Speaking about the deficit, there is a lot of talk in Serbia about the possibility of the Greek crisis overflowing into Serbia. As a Prime Minister are you frightened, not by the overflowing of the crisis, but by a Greek scenario in Serbia?

In Greece they have a crisis of the state, not of the entrepreneurs. We haven’t bought the Greek debt papers and I don’t see how the crisis could overflow into Serbia. And I don’t believe that the Greek private entrepreneurs would withdraw their investments from Serbia.

As for the possibility of the Greek scenario in Serbia, no one is taking care there about the order of sizes. We are talking about whether Serbia will get literally one billion Euros from the IMF.  And in Greece it is about a 130 billion Euros loan. So, there are no worries that the Greek scenario will happen here.

No one is talking about the amount of money, but about the model of the state’s behavior?

Well, the model generated the problem. Our model cannot generate such a problem as long as we hold the laid out macro framework by which the budget if defined. We have the Law on the fiscal responsibility which says how the deficit should go…

But Greece had it too, and it also had European standards, and the politicians didn’t stick to it?

...We stick to the law and that is the difference. Last year we had a deficit of 4,7 percent of BDP, and we planned it to be 4,8. This year we have 4,1 and we will not cross it. Next year we will have 3,2 and we will do the same. It is very simple.

There is an impression that there are too many attacks on the privatization in the public, on the process itself and on the concept. Even with the coalition partners stepping out and publicly saying that the privatization was evil. What is your interpretation of that?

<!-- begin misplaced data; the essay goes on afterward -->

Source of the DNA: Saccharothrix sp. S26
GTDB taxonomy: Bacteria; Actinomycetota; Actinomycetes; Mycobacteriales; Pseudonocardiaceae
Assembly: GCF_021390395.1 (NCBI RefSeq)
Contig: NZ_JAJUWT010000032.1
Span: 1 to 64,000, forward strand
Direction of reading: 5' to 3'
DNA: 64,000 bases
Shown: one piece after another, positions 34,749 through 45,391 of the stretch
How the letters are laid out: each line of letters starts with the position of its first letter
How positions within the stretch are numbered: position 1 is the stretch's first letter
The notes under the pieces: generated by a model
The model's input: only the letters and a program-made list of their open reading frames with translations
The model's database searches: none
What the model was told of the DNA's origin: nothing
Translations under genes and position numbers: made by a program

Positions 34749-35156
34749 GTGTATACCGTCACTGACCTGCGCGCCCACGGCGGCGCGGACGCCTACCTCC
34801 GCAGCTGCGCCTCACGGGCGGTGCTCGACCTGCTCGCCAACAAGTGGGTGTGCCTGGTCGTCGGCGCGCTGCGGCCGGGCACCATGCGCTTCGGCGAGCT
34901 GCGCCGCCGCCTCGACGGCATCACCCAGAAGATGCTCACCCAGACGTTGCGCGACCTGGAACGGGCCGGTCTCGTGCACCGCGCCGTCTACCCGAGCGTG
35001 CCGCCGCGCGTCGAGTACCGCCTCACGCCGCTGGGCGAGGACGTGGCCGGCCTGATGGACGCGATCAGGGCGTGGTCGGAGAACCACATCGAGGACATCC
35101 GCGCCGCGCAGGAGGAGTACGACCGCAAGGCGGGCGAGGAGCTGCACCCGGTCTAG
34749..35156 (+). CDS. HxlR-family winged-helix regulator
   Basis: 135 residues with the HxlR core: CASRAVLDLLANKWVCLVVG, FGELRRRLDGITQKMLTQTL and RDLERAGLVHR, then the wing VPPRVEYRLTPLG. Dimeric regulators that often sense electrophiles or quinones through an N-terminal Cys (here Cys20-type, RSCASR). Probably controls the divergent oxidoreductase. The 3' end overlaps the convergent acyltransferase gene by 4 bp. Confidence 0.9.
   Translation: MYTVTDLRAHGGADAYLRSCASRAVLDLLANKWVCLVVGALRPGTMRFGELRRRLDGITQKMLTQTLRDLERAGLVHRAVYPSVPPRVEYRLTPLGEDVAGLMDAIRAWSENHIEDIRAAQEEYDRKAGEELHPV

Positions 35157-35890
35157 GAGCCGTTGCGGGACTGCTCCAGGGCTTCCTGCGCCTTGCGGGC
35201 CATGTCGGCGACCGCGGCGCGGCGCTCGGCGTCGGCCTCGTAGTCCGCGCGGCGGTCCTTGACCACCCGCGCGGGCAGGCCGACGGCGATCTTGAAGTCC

There is a fundamental misunderstanding of the privatization. It is given the task of creating new jobs, which can be heard in many of the critiques. The privatization, according to the textbooks, is decreasing the number of jobs, but is increasing the efficiency. The new jobs should be created by the Greenfield investments. But there wasn’t a Greenfield here that would absorb the unemployment created within the process of the privatization.

I interpret the relationship towards the privatization also by the fact that we are one of the rare countries whose population didn’t survive all the misfortunes of communism and afterwards had to move to the construction of the free market. That is also a difficult process, but the people who survived communism never wanted to go back to that system. Our country fell apart because of nationalism and not because of the bankruptcy of communism. That is way a certain number of people still dream about those days and see everything taken from the free market as negative.

There is a free market in every country, and the entrepreneur is on a pedestal. So, the entrepreneur is a positive character of the market economy in every country…

Except is Serbia?

...Except in Serbia and that is very strange. That is, actually, making it difficult for the people who want to get into entrepreneurship to receive the adequate social satisfaction for it.

author: Miša Brkić source: Novi magazin